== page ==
Home/Museum/Ceramic Industry in Laveno

Ceramic Industry
in Laveno

Home/Museum/Ceramic Industry in Laveno

Ceramic Industry
in Laveno

The history of the industrial plants of Laveno is the story of enlightened entrepreneurs, who, exploiting the resources of the territory, created a great excellence recognized all over the world.

Birth and development of the Laveno ceramics factory

In 1856 Carlo Caspani, Alessandro Carnelli and Severino Revelli, three employees of the Richard ceramics factory in Milano, set up the Società Ceramica C.C.R., making use of a disused building that had been a glass factory near the lake shore. Production, employing around 100 workers, mainly consisted in fine earthenware and fire bricks.

This initiative was characterised by a remarkable entrepreneurial audacity, due to its decentralised location in Laveno, its need to compete with well-established manufacturing companies such as the Milan-based one owned by Giulio Richard and with the highly competitive English stoneware makers.

One of the key choices for success of this initiative was an industrial-scale production of low-cost earthenware for domestic use, that could replace the copper, pewter, tin or even wooden tableware used in low-income households.

The new “Lago” factory building

The manifattura di Laveno was thus gaining reputation, so that in1869 part of its activity had to be moved to a new building called “Lago”. Here three intermittent reverse-flame kilns were installed in 1871, the first in Italy, to fire the biscuit.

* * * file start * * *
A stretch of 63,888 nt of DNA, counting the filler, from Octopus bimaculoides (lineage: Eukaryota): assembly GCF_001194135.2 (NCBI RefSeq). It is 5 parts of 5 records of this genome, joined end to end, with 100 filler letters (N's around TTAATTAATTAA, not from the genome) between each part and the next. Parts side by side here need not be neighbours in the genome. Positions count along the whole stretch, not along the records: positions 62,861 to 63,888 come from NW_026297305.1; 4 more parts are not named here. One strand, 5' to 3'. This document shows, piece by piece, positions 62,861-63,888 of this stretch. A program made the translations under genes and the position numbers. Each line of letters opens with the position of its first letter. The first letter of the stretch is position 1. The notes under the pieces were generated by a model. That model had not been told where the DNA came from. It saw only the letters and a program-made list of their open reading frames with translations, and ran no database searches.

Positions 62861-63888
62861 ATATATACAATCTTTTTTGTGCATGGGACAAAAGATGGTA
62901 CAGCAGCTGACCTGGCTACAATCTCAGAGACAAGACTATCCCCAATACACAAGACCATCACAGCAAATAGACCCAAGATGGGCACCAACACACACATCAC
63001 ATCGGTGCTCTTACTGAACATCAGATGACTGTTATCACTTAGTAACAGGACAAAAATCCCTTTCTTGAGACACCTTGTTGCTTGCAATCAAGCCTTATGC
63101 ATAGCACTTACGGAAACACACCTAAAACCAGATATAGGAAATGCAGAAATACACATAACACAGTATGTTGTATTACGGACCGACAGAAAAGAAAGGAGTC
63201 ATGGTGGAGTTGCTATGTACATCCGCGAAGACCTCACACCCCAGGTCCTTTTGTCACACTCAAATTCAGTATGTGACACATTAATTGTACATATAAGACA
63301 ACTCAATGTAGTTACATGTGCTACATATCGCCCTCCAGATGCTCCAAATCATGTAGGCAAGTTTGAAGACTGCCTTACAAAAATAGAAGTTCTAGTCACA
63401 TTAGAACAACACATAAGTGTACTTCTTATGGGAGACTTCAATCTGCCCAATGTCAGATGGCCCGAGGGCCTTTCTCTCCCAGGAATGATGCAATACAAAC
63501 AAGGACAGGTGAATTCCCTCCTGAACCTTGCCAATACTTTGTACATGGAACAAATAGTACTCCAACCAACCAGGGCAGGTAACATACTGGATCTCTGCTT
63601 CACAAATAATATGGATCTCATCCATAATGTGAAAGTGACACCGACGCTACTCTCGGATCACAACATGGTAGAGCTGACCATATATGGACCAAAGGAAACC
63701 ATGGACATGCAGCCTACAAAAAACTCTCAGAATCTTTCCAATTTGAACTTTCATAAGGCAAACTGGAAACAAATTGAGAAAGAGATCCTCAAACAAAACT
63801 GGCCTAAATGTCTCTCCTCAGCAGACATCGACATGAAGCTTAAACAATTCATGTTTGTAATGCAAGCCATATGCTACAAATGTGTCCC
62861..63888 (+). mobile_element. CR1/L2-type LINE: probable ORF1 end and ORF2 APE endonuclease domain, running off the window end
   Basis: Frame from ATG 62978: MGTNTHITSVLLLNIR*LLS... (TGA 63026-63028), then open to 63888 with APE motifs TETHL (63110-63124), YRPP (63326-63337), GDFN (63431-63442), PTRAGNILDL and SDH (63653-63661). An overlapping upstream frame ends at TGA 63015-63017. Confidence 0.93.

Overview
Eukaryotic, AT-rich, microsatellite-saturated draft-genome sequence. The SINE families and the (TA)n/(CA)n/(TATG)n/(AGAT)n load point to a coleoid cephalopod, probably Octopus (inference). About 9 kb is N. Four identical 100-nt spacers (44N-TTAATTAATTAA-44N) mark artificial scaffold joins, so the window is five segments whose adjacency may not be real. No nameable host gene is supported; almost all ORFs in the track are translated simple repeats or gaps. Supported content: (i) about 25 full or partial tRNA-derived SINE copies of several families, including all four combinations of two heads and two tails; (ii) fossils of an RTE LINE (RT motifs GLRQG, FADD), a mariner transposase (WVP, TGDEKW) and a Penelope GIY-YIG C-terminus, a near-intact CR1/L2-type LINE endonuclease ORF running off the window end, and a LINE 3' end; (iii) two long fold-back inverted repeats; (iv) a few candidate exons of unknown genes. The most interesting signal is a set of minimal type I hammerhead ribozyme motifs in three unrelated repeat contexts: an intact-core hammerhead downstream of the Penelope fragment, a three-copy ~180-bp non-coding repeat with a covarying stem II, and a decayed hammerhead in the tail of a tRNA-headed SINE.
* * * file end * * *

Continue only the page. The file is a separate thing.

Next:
In 1875 the factory was employing 400 manual workers. In 1883 it adopted a new denomination, Società Ceramica Italiana (with a S.C.I. trade mark) that was to become famous.

During this period, S.C.I. was led by bright managers: Tommaso Bossi (who was awarded a “cavaliere” decoration) and his successor Luciano Scotti, a graduate in engineering who led the company all the time from 1895 to 1956, raising it to its top level of capacity and production.

New technologies and new plants

In 1922 the first gas-fired continuous-flame kiln was built in the Lago plant. It was replaced by an electric kiln in 1936. In 1925-26 the Mulini plant was built in the Boesio area, where the blends and bodies were prepared. The Magazzini Generali, a storehouse in the Ponte area, were also built and directly connected to the railway network. Moreover, all the factory sites (Lago, Ponte and Boesio) were interconnected by a “Decauville” narrow gauge railway for transporting materials. Also in 1925 the Verbano plant was built, following an agreement with the German Rosenthal company, for producing porcelain tableware and, later, ceramic insulators.

An intense artistic development

The drive for innovation in production technologies, that took place during the Twenties, was accompanied by an equally intense artistic development. Architect Piero Portaluppi started collaborating with S.C.I. and, thanks to Luciano Scotti’s foresight, young Guido Andlovitz, who had entered the company in 1923, was appointed art director in 1925: he introduced a renewal in the style of shapes and decorations, so that towards the end of the 1920s Ceramica di Laveno competed with Richard-Ginori, whose art director was the famous architect Gio Ponti, for the leading position in the ceramic art of Italy.